* Thurs, March 6, 6:30 pm at City Hall *
Water Works Part IV
Flagstaff Water Quality Panel
with Kevin Burke, Abe Springer, Cathy Propper, Brad Hill, and Corky Kladnik - moderated by Bryan Bates
For the fourth and final event in the Water Works series, a panel of water experts and local officials will share their knowledge and perspectives on the quality of Flagstaff’s water supply.
The City of Flagstaff is held to federal standards for the quality of its drinking water and monitors for chemicals that are considered hazardous when consumed in large quantities.
Flagstaff’s A-plus “purple pipe” recycled water, which accounts for 20% of the community’s water use, requires less treatment than drinking water. It is used year-round in local manufacturing and is in heavy demand for irrigation during the summer months.
There is less demand for recycled water during the winter, when two-thirds of the discharge from the Rio de Flag Wastewater Treatment Plant flows into the Rio. Some of this water eventually finds its way into groundwater that supplies some of the city's drinking water wells.
Although not required to do so, the city tests its drinking water for unregulated contaminants such as pharmaceuticals and hormones, some of which have been shown to alter growth patterns in amphibians. Small traces of some of these contaminants have been found in wells downstream of the treatment plant.
Flagstaff City Manager Kevin Burke, who will be on the March 6 panel, in 2012 created an advisory panel specifically charged with looking at the impacts on human health of unregulated contaminants, including those that have been detected in Flagstaff’s downstream wells.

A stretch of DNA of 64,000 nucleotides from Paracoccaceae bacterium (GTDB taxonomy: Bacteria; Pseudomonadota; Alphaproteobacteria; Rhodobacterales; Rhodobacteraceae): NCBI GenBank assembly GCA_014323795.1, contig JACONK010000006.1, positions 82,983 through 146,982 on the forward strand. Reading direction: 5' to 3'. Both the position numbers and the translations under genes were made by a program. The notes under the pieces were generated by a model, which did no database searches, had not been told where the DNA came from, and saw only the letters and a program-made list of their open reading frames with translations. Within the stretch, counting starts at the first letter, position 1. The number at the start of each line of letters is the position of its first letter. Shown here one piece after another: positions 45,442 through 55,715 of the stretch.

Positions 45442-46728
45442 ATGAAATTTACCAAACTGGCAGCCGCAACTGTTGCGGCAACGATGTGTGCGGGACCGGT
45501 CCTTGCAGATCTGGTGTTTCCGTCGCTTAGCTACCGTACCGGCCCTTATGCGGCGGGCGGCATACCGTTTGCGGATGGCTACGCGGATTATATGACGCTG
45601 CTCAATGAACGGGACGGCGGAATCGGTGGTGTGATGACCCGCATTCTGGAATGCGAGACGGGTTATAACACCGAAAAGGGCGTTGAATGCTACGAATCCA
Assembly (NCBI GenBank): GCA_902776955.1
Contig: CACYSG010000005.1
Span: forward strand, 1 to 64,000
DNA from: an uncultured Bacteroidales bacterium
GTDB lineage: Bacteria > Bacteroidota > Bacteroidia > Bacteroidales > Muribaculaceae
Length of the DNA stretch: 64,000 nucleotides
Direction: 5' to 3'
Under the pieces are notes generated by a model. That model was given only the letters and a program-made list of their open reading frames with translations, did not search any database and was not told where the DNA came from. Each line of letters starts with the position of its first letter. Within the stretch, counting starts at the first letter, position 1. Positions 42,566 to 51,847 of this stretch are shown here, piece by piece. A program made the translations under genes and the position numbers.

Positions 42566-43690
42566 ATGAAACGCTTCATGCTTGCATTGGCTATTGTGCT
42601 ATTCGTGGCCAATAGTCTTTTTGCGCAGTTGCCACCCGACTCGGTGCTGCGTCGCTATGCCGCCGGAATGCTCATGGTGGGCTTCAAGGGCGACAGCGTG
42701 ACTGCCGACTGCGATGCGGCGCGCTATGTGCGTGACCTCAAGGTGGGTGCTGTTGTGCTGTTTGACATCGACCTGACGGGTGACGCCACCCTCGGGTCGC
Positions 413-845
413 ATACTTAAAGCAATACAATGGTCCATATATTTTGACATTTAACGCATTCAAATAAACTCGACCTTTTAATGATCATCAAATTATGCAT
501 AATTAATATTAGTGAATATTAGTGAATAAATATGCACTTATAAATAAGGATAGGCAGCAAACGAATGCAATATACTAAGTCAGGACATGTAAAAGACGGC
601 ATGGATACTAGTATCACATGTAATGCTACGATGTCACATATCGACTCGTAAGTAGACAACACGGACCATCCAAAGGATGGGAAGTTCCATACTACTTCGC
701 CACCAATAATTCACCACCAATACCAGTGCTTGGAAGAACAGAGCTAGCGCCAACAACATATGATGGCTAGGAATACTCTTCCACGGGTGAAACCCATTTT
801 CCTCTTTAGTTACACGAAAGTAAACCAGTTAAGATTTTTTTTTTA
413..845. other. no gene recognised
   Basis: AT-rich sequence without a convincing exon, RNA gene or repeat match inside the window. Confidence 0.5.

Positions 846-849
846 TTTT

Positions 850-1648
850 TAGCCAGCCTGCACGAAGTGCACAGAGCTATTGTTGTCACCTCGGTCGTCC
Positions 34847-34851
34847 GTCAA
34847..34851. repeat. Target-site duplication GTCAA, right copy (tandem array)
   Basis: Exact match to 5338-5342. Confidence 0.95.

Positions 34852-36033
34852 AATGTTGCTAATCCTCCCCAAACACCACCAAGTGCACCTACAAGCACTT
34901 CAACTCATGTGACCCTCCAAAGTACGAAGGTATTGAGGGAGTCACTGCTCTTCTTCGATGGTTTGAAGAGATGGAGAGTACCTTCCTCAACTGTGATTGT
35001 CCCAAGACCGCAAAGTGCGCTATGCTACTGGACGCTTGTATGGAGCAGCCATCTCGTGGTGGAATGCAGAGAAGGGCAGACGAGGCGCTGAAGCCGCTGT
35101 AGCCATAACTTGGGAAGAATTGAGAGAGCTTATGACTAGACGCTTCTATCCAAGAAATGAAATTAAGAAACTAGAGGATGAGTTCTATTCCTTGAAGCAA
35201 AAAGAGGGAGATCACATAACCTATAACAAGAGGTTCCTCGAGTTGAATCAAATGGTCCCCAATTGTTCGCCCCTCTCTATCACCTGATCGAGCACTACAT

The panel’s interim report, released in 2013, recommended that the city consider additional treatment to its drinking water that would go much further in removing contaminants now found in levels of parts per billion and even parts per trillion.
Also appearing on the March 6 public panel will be:
- Brad Hill, city of Flagstaff Utilities Director, who gave an excellent introduction to the top ic of water quality in his Water Works, Part 3 presentation (see below for link);
- Abe Springer, professor of hydrogeology at NAU, who studies local and regional groundwater flow systems and human impacts on them;
- Cathy Propper, professor of biology at NAU, and an expert in how environmental contaminants may act as endocrine disruptors to affect development and adult physiological function; and
- Corky Kladnik - an expert on water treatment technologies, especially forward and reverse osmosis, and a member of the Friends of Flagstaff’s Future Water Quality Action Team.
The panel discussion will be moderated by Bryan Bates, professor of environmental sciences at Coconino Community College.Many thanks to Friends of Flagstaff's Future for co-sponsoring this important event!
Army Corps of Engineers OKs $1.6 million for Rio de Flag flood control project
Arizona Daily Sun • March 6, 2014 • by Suzanne Adams-Ockrassa
The Army Corps of Engineers has included $1.6 million in this year’s work plan to complete repairs on the faulty Clay Avenue Detention Basin in Flagstaff.